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The European oil companies BPShell and Total have been buying up assets in the EV charging value chain, and some suspect there’s a sinister strategy—could the oil barons monopolize public charging in key markets, jack up the prices, and kill the electric car once and for all?

Maybe. But what if the companies find that selling electrons is more profitable than selling distilled dinosaurs? According to BP, that potentially game-changing milestone may not be far away.

Reuters reports that so far, EV charging has been a money-loser for BP and its rivals. BP doesn’t expect its charging division to turn a profit before 2025. However, on a margin basis, BP’s fast charging stations are getting close to delivering the same margins the company earns from pumping petrol.

“If I think about a tank of fuel versus a fast charge, we are nearing a place where the business fundamentals on the fast charge are better than they are on the fuel,” BP Head of Customers and Products Emma Delaney told Reuters. Rising demand for rapid chargers in Britain and Europe has already brought profit margins close to those for gas pumps.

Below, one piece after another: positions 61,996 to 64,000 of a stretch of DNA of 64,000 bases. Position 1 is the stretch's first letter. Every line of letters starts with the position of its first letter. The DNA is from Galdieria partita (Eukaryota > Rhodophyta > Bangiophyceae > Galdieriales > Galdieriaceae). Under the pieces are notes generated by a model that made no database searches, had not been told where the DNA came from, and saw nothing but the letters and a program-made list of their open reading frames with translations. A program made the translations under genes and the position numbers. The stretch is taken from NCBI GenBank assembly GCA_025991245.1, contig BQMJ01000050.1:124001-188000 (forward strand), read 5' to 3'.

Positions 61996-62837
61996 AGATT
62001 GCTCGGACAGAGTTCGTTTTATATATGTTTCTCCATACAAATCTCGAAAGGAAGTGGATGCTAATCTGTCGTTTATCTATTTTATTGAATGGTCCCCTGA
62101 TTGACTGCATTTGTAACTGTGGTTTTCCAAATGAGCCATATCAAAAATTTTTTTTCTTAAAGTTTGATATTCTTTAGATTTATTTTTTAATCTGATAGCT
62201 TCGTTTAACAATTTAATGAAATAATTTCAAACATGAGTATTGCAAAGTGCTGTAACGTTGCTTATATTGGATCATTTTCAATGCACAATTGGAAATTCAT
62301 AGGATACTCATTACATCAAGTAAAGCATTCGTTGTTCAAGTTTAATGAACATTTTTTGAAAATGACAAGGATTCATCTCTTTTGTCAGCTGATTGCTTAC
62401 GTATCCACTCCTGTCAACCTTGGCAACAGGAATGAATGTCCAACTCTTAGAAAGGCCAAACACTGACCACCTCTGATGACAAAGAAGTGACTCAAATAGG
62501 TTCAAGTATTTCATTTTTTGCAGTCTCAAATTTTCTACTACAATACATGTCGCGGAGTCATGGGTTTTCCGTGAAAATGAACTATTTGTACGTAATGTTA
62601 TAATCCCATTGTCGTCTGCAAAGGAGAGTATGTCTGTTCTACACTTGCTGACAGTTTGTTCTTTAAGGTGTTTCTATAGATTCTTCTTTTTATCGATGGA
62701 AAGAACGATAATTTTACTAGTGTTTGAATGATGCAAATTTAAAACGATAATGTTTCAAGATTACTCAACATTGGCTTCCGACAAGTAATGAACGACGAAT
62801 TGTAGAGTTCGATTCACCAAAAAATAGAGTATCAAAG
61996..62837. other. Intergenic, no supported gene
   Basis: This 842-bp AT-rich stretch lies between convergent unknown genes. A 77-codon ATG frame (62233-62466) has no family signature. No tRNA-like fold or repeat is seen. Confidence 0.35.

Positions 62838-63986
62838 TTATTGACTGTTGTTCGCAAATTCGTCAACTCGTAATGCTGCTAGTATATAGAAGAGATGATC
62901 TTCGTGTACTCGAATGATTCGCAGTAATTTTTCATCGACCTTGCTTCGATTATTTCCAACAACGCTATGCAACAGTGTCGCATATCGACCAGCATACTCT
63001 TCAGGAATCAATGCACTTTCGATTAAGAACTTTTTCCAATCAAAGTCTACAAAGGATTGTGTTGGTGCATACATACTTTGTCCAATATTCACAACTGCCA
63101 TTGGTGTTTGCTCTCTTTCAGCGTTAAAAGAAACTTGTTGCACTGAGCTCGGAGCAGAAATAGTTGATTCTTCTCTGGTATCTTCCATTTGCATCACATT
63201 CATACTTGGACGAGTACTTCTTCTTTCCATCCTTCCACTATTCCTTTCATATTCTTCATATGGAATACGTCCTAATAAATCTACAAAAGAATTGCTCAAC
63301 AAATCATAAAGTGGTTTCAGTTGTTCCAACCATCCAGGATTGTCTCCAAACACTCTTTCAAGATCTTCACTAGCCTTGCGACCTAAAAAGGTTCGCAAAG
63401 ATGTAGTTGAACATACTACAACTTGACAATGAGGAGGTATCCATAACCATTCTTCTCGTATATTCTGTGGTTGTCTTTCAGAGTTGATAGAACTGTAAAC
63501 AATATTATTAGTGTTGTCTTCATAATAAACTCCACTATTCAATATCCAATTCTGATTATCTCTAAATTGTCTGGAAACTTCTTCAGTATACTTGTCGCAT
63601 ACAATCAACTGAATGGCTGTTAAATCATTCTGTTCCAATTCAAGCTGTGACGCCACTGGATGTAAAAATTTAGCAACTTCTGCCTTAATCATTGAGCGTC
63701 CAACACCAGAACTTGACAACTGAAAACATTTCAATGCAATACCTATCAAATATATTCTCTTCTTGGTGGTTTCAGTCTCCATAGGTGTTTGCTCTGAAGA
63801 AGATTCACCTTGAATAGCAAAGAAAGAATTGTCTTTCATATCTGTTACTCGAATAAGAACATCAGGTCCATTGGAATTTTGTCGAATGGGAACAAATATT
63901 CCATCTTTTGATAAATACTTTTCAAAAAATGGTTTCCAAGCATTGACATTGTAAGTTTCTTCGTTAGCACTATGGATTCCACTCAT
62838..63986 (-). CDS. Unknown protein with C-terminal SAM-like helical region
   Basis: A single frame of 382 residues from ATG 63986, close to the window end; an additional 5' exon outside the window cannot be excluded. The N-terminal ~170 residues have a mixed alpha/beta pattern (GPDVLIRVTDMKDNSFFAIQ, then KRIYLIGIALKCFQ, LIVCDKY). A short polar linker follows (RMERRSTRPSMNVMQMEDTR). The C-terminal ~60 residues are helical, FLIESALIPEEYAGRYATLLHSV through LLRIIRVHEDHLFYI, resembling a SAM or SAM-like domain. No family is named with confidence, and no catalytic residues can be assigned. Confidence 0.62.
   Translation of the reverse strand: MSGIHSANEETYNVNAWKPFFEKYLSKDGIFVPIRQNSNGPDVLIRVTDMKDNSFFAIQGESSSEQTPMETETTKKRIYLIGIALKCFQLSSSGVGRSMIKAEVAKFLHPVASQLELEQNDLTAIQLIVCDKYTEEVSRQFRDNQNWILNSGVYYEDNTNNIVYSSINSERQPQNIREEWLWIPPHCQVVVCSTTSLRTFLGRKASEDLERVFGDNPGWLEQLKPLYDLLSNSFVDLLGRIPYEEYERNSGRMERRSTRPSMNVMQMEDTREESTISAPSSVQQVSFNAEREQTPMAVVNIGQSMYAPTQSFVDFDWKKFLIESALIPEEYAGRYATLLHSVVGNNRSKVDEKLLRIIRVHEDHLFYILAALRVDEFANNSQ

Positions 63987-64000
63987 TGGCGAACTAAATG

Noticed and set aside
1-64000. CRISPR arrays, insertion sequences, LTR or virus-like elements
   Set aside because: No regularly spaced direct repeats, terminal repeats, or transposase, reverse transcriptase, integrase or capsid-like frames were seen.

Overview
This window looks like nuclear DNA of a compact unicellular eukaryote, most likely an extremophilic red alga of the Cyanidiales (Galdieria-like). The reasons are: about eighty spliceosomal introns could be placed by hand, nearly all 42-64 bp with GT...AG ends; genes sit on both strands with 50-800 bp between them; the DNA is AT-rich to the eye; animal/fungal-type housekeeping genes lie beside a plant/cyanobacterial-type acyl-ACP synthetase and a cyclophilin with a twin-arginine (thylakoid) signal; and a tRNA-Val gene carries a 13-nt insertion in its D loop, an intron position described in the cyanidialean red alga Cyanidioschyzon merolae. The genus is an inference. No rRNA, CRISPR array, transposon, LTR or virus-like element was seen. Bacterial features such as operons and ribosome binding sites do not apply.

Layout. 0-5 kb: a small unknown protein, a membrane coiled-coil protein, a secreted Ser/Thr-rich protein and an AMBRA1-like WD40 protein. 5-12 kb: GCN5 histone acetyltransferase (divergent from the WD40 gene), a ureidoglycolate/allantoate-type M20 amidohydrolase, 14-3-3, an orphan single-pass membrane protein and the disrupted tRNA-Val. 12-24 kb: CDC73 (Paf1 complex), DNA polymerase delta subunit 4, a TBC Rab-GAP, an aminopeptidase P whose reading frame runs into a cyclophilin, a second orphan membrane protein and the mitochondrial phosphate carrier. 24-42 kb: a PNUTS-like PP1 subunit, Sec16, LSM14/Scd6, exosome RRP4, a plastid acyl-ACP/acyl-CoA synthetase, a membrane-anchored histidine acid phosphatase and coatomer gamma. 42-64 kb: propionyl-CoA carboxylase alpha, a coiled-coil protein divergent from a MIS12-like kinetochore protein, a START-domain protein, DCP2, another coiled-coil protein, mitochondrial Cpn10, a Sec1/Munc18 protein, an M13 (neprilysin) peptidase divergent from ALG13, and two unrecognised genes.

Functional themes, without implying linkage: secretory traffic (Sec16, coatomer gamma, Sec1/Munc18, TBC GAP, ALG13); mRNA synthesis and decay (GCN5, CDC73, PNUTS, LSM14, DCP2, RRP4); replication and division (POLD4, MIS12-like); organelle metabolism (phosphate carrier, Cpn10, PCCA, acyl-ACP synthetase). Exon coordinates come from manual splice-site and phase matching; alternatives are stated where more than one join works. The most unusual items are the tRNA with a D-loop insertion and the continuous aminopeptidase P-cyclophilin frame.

In 2020, BP reported a gross margin for retail fuel sales of $3.5 billion. Consultancy Thunder Said Energy told Reuters that the typical retail margin on fuel at UK petrol stations is about 17 cents per gallon, which translates to an average of roughly 0.4 cents per kilowatt-hour. However, the real money is in the junk food customers buy while filling up.  BP’s retail business, which includes fuel sales and convenience stores, is highly profitable—the company’s Customers and Products division made $2.6 billion in net profit in the first nine months of 2021, around 17% of its total profit.

“Overall, we see a huge opportunity in fast charging for consumers and businesses, as well as fleet services more generally—that’s where we see the growth, and where we see the margins,” Delaney said.

BP and its European rivals have big plans for the EV charging space. BP currently operates around 11,000 charging points and plans to expand that number to 70,000 by 2030. Shell, which recently opened a high-profile charging hub in central London, hopes to have 500,000 charging points globally by 2025.


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